United Nations: UN Humanitarian Affairs Coordinator, Jaime McGoldrick, has accused Al Houthi insurgents and troops loyal to deposed president Ali Saleh of derailing relief work in Yemen in the areas they are still controlling, reported the Saudi Press Agency, SPA.
According to the agency, McGoldrick said that, for months, humanitarian agencies have had to put up with delays on the part of Al Houthi rebels in facilitating the entry of humanitarian aid workers into Yemen, leading to serious hurdles in the delivery of assistance and the hijacking of aid vehicles.
Senior officials of the world body have also called for the Security Council to push for a political solution to the more than two-year-old conflict while warning in no uncertain terms that the suffering in Yemen’s man-made catastrophe could take a turn for the worse.
“Death looms for Yemenis by air, land and sea,” Special Envoy of the Secretary-General to Yemen, Esmail Ould Shaikh Ahmad, told the 15-member Council in New York.
Reiterating one of the key points raised by Under-Secretary-General for Humanitarian Affairs and Relief Coordinator, Stephen O’Brien, who addressed the Council just moments earlier, Ould Shaikh Ahmad said that diseases and epidemics are spreading at unprecedented levels in Yemen.
“Those who survived cholera will continue to suffer the consequences of ‘political cholera’ that infects Yemen and continues to obstruct the road towards peace,” added Ould Shaikh Ahmad.
He noted that while the international community is united in its support of a peaceful solution, certain parties to the conflict take advantage of internal divisions and focus on personal interests.
“What is missing at this point is for the parties to the conflict, without any delays, excuses or procrastination, to demonstrate their intention to end the war and put the national interest above any personal gains,” the UN envoy said.
Every day spent without serious action means more destruction and deaths, as well as the spread of terrorist groups, such as Al Qaida in the Arabian Peninsula and “uncontrolled migration” through the Gulf of Aden to Yemen, where more than 41 refugees died in early August after being forced to abandon their boats and jump, Ould Shaikh Ahmad said.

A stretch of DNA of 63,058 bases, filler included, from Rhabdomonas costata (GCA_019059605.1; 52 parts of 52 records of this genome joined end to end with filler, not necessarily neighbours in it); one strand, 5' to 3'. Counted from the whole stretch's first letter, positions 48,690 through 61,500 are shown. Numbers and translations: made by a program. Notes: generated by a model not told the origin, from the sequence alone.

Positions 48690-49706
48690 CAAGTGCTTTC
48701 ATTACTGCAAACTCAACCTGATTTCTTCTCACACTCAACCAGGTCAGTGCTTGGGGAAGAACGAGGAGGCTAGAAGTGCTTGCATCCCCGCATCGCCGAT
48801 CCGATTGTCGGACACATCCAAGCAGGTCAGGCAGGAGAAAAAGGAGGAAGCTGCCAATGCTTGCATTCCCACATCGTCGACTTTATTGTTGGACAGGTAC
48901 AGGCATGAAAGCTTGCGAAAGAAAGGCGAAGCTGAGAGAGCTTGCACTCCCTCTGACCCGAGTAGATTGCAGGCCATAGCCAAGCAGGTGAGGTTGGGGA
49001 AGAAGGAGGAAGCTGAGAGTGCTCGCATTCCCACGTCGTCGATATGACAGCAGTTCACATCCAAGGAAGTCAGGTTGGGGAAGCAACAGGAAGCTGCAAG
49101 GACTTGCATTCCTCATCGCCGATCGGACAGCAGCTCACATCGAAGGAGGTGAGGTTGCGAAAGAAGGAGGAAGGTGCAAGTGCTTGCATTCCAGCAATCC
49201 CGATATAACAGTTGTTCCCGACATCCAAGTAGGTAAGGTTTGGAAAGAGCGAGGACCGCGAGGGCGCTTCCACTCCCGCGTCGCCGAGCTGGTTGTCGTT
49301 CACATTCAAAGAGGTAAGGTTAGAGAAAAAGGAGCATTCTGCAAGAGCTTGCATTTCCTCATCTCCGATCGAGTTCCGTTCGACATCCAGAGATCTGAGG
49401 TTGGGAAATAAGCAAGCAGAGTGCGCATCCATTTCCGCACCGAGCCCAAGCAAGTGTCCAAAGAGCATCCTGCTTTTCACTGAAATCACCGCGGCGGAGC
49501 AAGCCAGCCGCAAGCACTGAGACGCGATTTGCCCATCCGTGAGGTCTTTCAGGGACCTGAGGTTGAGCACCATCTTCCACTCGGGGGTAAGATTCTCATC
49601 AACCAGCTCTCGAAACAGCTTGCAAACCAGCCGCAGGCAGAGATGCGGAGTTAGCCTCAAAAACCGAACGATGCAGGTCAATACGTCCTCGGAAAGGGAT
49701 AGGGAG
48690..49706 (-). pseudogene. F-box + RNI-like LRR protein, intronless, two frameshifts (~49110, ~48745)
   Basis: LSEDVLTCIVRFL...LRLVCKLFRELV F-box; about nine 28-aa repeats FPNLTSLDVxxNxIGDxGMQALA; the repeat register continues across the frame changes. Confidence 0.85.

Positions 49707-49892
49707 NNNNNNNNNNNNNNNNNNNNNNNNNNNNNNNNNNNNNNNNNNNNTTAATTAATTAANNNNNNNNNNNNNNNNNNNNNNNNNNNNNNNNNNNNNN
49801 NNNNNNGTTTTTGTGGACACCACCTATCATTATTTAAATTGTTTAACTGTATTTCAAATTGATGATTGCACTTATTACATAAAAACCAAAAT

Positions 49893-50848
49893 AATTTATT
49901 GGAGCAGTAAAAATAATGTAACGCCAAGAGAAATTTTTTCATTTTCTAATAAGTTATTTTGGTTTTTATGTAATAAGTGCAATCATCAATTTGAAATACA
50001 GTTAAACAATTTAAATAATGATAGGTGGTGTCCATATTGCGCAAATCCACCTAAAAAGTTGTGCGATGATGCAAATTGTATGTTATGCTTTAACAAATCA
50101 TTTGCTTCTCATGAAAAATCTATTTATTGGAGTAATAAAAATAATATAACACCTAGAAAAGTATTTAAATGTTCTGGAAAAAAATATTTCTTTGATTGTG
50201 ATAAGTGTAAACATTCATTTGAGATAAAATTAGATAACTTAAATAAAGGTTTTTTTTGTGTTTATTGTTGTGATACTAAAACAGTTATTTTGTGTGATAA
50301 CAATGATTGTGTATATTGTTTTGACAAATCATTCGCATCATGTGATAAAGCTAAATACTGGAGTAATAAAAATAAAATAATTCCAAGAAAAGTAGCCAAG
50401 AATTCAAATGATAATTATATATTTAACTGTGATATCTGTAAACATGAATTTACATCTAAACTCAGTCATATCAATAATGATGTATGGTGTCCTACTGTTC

O’Brien, in his statement, sought to highlight distinct signs of progress in Yemen before the conflict, like fewer people going hungry and rising rate of school enrolment.
“All of this has now been sharply reversed,” he said, noting that 17 million Yemenis are hungry, nearly 7 million are facing famine, and about 16 million lack access to water or sanitation.
O’Brien highlighted several key challenges, including a funding shortage — the $2.3 billion (Dh8.4 billion) Yemen Humanitarian Response Plan is only 39 per cent funded. He also underscored the interference posed with respect to the movement of critical commercial and humanitarian supplies and staff. “De facto authorities in Sana’a or local officials in areas under their control block, delay or otherwise interfere with humanitarian action,” he said.
He urged the international community to ensure that all ports in Yemen are open to civilians, besides commercial traffic. He called for those governments and individuals with influence in Yemen to prevail on the parties to the conflict to respect international humanitarian and human rights law and to strengthen accountability.
With 1.2 million public employees not paid regularly for months, O’Brien also urged that civil servants’ salaries be paid without further delay so that the basic services in the country do not collapse. “This human tragedy is deliberate and wanton, it is political and, with will and with courage, which are both in short supply, it is stoppable,” he said, reiterating the UN’s ongoing calls for a political solution to the conflict.